Act Your Age By Linda S. Thompson
This morning I was listening to the radio, when the host introduced a guest by saying he had known her for many years. He said that she was an 81 year old activist, and then went on to say, "She certainly doesn't act 81." That made me stop and think of the many pictures the listeners must be seeing in their minds about just what 81 looks and acts like.
Permit me to ask you this question. "What do you think 80 looks like?" If you are 20, eighty probably seems fairly old in years - at least your grandparents' age; perhaps even your great-grandparents. But at 20, you have grown up with an entirely different view of aging than those of us who are now 60. When your grandparents were 60, chances are they were still working. At 80, they've now retired, but may still travel, dance, and socialize with their peers. My perspective of what a particular age looks and acts like changes as my own age increases. My Mother lived with me for the last 12 years of her life, and she passed at the age of 90. Until she was in her late 80s, this woman was very active in her community, able to keep up the house and loved working in her rose garden. Just prior to her passing, she had slowed down, but still spent some time every day on her exercycle, walked up and down the street to get some fresh air, and maintained a healthy diet. She took no prescription medications and never spent the night in a hospital. Based on personal experience, 80 doesn't seem terribly old to me. Mom used to say as long as she was a contributing member of society, she had a reason to get out of bed in the morning. Once she could no longer say that, she was ready to go to the next stage of her journey. In other words, age is a state of mind.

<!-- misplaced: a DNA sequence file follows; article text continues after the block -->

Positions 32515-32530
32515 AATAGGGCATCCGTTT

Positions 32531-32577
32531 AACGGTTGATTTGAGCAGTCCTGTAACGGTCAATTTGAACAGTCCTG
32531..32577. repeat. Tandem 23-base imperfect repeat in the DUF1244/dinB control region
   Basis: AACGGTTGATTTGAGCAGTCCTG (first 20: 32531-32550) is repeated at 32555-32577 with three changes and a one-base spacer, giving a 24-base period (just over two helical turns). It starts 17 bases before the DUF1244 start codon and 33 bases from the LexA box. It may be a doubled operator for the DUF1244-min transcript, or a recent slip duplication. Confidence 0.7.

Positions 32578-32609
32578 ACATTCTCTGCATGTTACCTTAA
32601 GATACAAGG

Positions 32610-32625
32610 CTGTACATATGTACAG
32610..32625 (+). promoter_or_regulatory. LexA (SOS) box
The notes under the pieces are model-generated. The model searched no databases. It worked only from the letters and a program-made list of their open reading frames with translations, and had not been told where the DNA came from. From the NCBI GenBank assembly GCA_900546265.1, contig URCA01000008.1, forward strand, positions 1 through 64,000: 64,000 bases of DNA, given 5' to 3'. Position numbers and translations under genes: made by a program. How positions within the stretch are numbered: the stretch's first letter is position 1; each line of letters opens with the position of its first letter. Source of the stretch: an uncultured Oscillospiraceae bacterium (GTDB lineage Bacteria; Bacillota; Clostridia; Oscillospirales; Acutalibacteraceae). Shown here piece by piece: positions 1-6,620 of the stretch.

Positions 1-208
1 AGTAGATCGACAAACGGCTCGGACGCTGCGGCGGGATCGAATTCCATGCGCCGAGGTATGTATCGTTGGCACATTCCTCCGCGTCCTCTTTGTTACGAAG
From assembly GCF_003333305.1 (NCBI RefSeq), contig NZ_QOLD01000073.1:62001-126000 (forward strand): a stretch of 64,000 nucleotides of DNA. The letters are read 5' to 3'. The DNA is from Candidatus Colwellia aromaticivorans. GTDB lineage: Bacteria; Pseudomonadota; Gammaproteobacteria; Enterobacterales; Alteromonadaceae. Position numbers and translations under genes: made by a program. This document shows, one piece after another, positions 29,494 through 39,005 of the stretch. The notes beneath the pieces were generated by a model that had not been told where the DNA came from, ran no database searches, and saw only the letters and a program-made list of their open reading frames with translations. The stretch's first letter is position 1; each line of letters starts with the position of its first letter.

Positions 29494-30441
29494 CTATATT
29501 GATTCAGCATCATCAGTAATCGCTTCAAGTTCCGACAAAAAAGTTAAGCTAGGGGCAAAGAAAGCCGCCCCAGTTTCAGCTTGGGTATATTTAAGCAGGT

Leroy ''Satchel'' Paige once asked, "How old would you be if you didn't know how old you are?" Just think about that for a minute. If you didn't know you were 65, would you even be considering retirement? If you didn't know you were 80, would you be worrying about "getting old?" What's wrong with turning that around and concentrate on "staying young?" I do believe that preconceived ideas can set the stage for how we feel, act, and talk at every stage of our lives. When you were 10, did your Mom ever say, "Act your age?" Did you ever ask her just what 10 was supposed to act like? You, after all, were just being you. Has anything changed?
It is my belief that we all need to put these perceptions of a particular age out of our minds. We are living longer and healthier, and have much more active lives than those of our elders and ancestors. Today it isn't unusual to have four, and perhaps even five, generations living under one roof. As little as fifty years ago, we would have been lucky to have three generations at the same time, and if we did, it didn't last long.
So the next time someone says to you, "Gee, you sure don't act like you are (whatever your age may be)." Or, "Wow, you don't look ___." Why not ask them, "Just what is __ supposed to look like?" Categorizing people by a number no longer carries the meaning it used to, and it's time to change our way of thinking. If we don't, we may very well "look and act 80" well before our time.
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